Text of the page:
In 2021 CRRU published ECEC in Canada 2019: Summary and analysis of key findings (January 2021) and three Occasional Papers, Risky business: Child care ownership in Canada past, present and future (June 2021), Struggles and sit-ins: The early years of Campus Community Co-operative Day Care Centre and child care in Canada (June 2021), and Canada's child care workforce (November 2021). 

We also continued our research on the effects of COVID-19 on Canadian child care. COVID-19 and childcare in Canada: A tale of ten provinces and three territories was published in the Journal of Childhood Studies in November 2021. In Spring 2021, we followed up our 2020 COVID and child care survey with a second phase; a report on its results will be published early in the new year. 

CRRU has long engaged in collaborative research and advocacy as a matter of practice. This year, we’re part of three multi-partner multi-year academic projects including Reimagining Care/Work Policies, a seven year SSHRC-funded project led by Andrea Doucet at Brock, of which CRRU is the lead community partner and Martha Friendly is a co-investigator. We are also a partner in two other SSHRC Partnership grants, the Inclusive Early Childhood project led by Kathryn Underwood at ‘Ryerson’ University and Care Economies in Context, led by Ito Peng at the University of Toronto. We are also part of a new WAGE-funded project with Oxfam Canada and Child Care Now that will address the underrepresentation of women from diverse communities in child care. Since 2014, we have collaborated with the Canadian Centre for Policy Alternatives on an annual survey of parent fees. The 2021 report, Sounding the alarm, provided data about the effects of COVID on child care providers, as well as parent fees. 

All the CRRU team regularly participate in and develop public education and advocacy on early learning and child care, including appearances in the media, and on panels, webinars, roundtables, class presentations organized by groups ranging from the Canadian Sociological Association to the YWCA, organizing public education events at the national, provincial, local and class level, as well as writing commentary in multiple venues.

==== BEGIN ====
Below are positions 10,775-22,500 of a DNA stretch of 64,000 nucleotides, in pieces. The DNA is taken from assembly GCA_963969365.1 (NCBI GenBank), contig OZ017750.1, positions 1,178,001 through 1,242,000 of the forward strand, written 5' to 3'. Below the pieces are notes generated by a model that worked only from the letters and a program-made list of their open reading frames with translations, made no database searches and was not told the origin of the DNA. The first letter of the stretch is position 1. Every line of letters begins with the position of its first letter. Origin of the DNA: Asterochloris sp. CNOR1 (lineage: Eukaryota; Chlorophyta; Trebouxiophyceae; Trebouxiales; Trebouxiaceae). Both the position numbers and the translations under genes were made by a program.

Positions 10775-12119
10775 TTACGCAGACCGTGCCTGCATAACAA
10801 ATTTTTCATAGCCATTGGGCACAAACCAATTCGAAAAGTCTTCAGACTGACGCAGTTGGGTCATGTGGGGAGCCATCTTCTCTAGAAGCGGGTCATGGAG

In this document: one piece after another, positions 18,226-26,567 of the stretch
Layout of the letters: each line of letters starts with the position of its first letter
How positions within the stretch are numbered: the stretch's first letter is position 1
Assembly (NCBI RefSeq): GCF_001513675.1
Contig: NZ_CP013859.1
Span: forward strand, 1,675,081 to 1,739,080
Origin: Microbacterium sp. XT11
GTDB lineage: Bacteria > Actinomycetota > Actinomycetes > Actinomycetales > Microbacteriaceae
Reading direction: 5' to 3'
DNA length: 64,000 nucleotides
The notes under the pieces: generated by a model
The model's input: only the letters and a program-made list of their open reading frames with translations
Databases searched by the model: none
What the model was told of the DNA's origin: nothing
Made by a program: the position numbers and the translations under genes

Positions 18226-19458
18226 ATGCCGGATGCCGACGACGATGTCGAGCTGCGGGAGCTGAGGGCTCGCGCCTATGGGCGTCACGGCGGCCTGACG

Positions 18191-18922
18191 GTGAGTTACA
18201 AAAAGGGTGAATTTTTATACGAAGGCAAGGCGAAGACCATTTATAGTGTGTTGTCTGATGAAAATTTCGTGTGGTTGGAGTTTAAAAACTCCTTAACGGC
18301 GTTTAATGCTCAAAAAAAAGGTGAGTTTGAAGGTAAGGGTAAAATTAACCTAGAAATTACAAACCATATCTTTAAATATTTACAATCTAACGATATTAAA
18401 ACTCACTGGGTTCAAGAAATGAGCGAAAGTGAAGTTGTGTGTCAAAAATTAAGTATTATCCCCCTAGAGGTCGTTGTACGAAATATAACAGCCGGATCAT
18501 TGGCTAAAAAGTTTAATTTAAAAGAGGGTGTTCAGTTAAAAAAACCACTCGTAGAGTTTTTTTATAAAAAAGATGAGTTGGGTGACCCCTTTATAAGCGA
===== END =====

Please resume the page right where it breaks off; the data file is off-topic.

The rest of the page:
CRRU celebrated several accomplishments in 2021. Martha Friendly was enormously thrilled to be awarded the Charles Taylor Prize for Excellence in Policy Research by the Broadbent Institute. We also congratulated Tegan Nguyen on receiving the Virginia McColm DiRoma award for academic excellence and active involvement in the community.

Next year, in 2022, CRRU will mark 40 years since our beginnings as a small project at the University of Toronto in the Centre for Urban and Community Studies. There have been many ups and downs since then but this year, we have been part of contributing to building the Canada-wide child care system we have dreamed about since then.

We wish all our colleagues in the child care movement—advocates, researchers, front line service providers, early childhood educators, child care workers, feminists, social justice organizations, labour sisters and brothers, child care supporters working in government and as elected officials, and everyone else who is part of the child care movement—a safe, happy and fulfilling holiday season. We look forward to working together more and better in 2022. 

Happy holidays to all!

Martha, Sophia, Rachel, Tegan, Patrícia and Billie.